The first time the presence of the Virgin Mary was felt through miraculous healings dates to 1652. Then, where today rises the sanctuary, was a small chapel, perched on a hill in Laghet in the territory of La Trinité. Father Jacques Fighiera, priest in nearby Eze, had the church restored in 1625 and donated the statue of Our Lady that can still be admired today in the sanctuary.
The so-called miracles attributed to Our Lady of Laghet continued over the centuries and among these is also the one involving a child, Giovanni Croese, from Camporosso. Seriously ill, he was taken to the sanctuary and recovered immediately. The boy thanked the Virgin offering himself by becoming a friar under the name of Francesco Maria da Camporosso. His gifts of altruism allowed him to help families in difficulty quickly and continuously, especially those of sailors and emigrants in America for which he was soon known as father Saint. Extremely strict on himself, he subjected himself to penitence by sleeping on bare boards and was happy with just pieces of bread soaked in hot water and always walked around barefoot in the convent as well as in the streets of the city. He was proclaimed saint by Pope John XXIII in 1962.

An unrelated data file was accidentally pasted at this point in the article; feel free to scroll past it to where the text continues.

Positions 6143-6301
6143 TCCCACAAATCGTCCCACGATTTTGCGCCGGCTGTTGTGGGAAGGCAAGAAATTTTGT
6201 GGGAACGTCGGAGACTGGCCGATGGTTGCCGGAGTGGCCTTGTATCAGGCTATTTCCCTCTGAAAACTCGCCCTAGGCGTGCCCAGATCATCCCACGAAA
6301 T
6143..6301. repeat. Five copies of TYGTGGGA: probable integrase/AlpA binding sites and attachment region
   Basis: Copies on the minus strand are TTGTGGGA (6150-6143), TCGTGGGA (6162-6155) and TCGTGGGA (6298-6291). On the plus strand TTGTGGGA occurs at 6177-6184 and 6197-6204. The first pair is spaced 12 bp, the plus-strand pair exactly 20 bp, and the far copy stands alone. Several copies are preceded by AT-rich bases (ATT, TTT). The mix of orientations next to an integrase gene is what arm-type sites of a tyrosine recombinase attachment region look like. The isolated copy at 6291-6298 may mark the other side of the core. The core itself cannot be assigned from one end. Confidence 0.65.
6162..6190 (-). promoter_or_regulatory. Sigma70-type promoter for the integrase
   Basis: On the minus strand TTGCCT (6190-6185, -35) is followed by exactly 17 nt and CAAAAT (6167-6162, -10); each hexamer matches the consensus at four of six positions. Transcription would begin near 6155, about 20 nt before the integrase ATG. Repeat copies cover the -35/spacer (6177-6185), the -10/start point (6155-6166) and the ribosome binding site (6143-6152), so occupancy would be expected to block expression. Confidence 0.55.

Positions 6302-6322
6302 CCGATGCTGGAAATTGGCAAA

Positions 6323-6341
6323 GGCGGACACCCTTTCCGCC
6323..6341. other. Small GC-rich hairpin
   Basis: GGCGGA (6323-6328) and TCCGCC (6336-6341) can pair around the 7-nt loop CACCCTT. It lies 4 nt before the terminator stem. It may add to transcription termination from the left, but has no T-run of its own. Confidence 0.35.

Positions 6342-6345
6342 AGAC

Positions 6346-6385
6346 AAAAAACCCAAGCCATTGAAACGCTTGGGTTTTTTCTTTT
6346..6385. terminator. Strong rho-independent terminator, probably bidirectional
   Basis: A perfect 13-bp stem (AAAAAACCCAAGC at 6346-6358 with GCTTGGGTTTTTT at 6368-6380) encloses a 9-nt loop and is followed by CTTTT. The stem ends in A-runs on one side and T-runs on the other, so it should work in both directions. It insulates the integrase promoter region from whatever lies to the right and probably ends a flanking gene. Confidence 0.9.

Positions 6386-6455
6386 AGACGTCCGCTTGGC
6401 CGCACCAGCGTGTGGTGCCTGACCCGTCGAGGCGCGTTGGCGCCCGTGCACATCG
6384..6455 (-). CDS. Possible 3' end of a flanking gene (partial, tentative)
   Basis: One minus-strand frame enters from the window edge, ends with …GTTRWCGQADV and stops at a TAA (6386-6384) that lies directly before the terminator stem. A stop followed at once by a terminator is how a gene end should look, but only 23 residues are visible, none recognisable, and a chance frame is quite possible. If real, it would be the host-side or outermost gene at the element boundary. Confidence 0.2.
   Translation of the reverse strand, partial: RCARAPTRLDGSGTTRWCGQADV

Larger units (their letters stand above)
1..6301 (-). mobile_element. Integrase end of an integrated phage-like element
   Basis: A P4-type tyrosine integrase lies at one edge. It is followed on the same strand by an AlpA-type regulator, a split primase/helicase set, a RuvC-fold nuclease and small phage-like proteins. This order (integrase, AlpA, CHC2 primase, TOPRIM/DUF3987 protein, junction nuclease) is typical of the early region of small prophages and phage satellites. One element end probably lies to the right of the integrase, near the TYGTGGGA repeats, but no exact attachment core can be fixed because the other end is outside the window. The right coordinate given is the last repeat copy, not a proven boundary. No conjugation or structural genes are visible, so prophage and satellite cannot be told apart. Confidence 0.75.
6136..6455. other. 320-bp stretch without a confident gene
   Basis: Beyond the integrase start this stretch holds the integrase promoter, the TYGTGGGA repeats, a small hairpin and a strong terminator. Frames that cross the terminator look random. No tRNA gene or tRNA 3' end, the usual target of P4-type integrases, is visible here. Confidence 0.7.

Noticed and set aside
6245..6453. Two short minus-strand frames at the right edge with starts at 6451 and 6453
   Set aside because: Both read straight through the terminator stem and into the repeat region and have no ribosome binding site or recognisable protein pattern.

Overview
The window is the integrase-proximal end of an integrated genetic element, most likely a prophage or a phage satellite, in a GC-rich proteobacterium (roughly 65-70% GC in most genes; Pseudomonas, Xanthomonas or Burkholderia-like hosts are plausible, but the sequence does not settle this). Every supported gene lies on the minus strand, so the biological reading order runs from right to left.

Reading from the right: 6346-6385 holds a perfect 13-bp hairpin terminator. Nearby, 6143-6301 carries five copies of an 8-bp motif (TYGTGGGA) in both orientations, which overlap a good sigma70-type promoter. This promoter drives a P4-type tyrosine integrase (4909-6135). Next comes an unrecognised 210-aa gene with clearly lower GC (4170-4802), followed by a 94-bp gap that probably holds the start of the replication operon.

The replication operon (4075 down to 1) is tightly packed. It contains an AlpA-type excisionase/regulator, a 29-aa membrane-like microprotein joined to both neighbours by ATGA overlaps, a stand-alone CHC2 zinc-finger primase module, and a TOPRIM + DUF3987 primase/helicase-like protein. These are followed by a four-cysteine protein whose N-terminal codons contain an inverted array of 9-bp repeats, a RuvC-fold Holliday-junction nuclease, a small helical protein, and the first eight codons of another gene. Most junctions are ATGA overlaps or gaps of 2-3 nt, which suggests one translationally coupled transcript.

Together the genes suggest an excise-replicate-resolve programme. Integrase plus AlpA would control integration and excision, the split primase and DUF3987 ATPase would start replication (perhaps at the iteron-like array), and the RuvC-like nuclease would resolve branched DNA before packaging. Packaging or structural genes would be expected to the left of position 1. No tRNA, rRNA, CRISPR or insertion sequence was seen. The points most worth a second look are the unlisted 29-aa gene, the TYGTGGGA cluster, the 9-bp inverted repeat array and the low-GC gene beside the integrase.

Four centuries of miracles testified by over 4 thousand votive offerings in the Sanctuary, one of the richest in Europe. The gifts to the Virgin Mary made by believers can be admired in the votive museum, in the corridors of the convent and in the crypt. They consist in paintings depicting the favours that were granted or small marble plaques. Other gifts are represented by brides’ bouquets and baptism favours. From the first miracle in 1652, the year called “prodigy of Laghet”, 36 miracles were registered but only 22 of these were acknowledged by the theological commission.
The Benedictine nuns of the Sacré Cœur de Montmartre moved to the sanctuary in 1978, serving in the diocese. The sanctuary of Laghet is open to all faithfuls and visitors every day from 7:00 am to 09:30 pm.